FIG. 6 illustrates the configuration of a single beam two-pass interferometer, modified from the single beam interferometer of FIG. 4, for making a differential measurement. Two light beams f1, f2 having different components, emitted from a laser light source LS, pass through a non-polarization beam splitter 16, and are separated by a polarization beam splitter 3 of the interferometer. The light beam f1 passing straight through the polarization beam splitter 3 is reflected back by a measuring reflector 1. In this event, the light f1 passes through a quarter wavelength plate 13 twice and therefore has the plane of polarization rotated by 90 degrees, so that the light beam f1 is bent at this time by the polarization beam splitter 3 toward a corner cube prism 17, and further returns the same path and again impinges on the measuring reflector 1. Since the light reflected back to the polarization beam splitter 3 has the plane of polarization rotated further by 90 degrees, the light travels in the polarization beam splitter 3, at this time, to return to the laser light source LS. A portion of the returning light is separated by the non-polarization beam splitter 16 and incident on a photodetector 10.

The light beam f2 first bent by the polarization beam splitter 3 by 90 degrees reciprocates twice between the interferometer and a measuring reflector 2. Specifically, the light beam f2 led to the reflector 2 on the opposite side by three beam bender 4, 5, 6 is reflected by the reflector 2, subsequently returns along the same optical path, and passes through a quarter wavelength plate 14 twice, so that the returning light goes via the polarization beam splitter 3 to the corner cube prism 17, and then returns along the same path and again impinges on the measuring reflector 2, is reflected by the measuring reflector 2 to return again to the polarization beam splitter 3. Since the resulting light has the plane of polarization rotated further by 90 degrees, the light is bent by the polarization beam splitter 3 at this time and returns to the laser light source LS. A portion of the returning light is separated by the non-polarization beam splitter 16, and incident on the photodetector 10. This configuration provides the resolution four times as high as a single beam interferometer in a basic configuration.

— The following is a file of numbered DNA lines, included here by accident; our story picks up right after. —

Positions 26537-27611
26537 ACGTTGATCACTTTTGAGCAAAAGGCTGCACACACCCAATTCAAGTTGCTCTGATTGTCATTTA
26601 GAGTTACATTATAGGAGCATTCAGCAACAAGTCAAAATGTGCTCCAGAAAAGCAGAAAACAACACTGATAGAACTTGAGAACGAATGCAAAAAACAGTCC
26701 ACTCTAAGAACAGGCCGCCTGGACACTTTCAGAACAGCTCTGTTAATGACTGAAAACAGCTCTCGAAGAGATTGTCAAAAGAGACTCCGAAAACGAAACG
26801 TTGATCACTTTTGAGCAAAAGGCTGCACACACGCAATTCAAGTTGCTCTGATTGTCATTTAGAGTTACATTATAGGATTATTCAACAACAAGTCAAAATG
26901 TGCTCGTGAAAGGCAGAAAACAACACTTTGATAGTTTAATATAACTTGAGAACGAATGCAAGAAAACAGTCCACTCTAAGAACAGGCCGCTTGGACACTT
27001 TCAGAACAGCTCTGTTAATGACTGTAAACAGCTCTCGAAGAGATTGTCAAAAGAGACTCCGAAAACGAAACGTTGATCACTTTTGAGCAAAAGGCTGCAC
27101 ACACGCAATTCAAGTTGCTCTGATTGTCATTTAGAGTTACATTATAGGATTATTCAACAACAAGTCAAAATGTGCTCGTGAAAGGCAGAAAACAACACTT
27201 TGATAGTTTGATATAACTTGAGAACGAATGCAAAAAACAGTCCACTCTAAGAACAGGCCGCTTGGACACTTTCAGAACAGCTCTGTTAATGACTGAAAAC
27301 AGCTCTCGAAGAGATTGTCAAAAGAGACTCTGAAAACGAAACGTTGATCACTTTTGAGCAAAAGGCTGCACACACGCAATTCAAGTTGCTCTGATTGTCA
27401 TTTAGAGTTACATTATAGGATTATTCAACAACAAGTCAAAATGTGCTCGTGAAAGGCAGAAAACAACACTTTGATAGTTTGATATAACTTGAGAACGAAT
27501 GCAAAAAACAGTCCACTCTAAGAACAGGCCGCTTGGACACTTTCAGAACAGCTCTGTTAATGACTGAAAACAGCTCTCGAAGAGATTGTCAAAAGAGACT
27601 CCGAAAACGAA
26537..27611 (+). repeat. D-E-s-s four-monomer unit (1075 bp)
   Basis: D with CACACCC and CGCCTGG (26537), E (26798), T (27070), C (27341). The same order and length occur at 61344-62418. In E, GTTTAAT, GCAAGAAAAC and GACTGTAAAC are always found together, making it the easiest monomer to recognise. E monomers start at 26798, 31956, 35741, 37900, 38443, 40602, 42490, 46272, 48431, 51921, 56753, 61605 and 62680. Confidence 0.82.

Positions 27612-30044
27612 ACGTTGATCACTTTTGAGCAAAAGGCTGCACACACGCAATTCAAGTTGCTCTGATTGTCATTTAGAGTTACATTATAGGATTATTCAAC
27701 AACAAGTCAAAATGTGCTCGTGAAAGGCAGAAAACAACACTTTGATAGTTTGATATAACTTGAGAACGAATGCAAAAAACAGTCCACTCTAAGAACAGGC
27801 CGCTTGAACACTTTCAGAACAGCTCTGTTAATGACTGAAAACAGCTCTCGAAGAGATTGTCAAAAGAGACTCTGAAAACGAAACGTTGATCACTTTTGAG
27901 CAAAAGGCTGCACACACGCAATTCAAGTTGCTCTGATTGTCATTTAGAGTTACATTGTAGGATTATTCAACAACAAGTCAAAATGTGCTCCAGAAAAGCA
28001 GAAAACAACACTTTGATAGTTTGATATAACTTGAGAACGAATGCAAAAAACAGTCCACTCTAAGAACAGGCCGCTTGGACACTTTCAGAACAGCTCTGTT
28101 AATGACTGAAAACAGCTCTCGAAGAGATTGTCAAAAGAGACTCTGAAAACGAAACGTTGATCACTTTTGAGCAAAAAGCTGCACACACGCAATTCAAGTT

FIG. 7 illustrates a further exemplary modification for measuring run-out of the axis of rotation, to which the differential single beam two-pass interferometer is applied. Members indicated by the same reference numerals in FIGS. 7 and 6 are identical. In this exemplary modification, a measuring reflector is applied to columnar reflection planes 1 a, 2 a instead a measuring reflector is applied to columnar reflection planes 1 a, 2 a instead of an object B as a cylindrical rotor RB. The reflection planes 1 a, 2 a are side surfaces, arranged back-to-back to each other, of the rotor, the diameter of which is positioned on a measuring axis. The measuring axis is oriented to pass through the axis of rotation of the rotor. This interferometer is also configured such that both measuring light beams are co-axial near the center of the interferometer. Similar to the cat's eye configuration, the reflection planes have one point, respectively, so that converging lenses 21, 22 are co-axially positioned on either side of the rotor RB on the measuring axis for converging the measuring light. Also, this exemplary modification can measure a displacement of run-out of the axis of rotation of the rotor with the same optical paths and resolution as those described in connection with FIG. 6 (the reflectors 1, 2 are read for reflection planes 1 a, 2 a, respectively).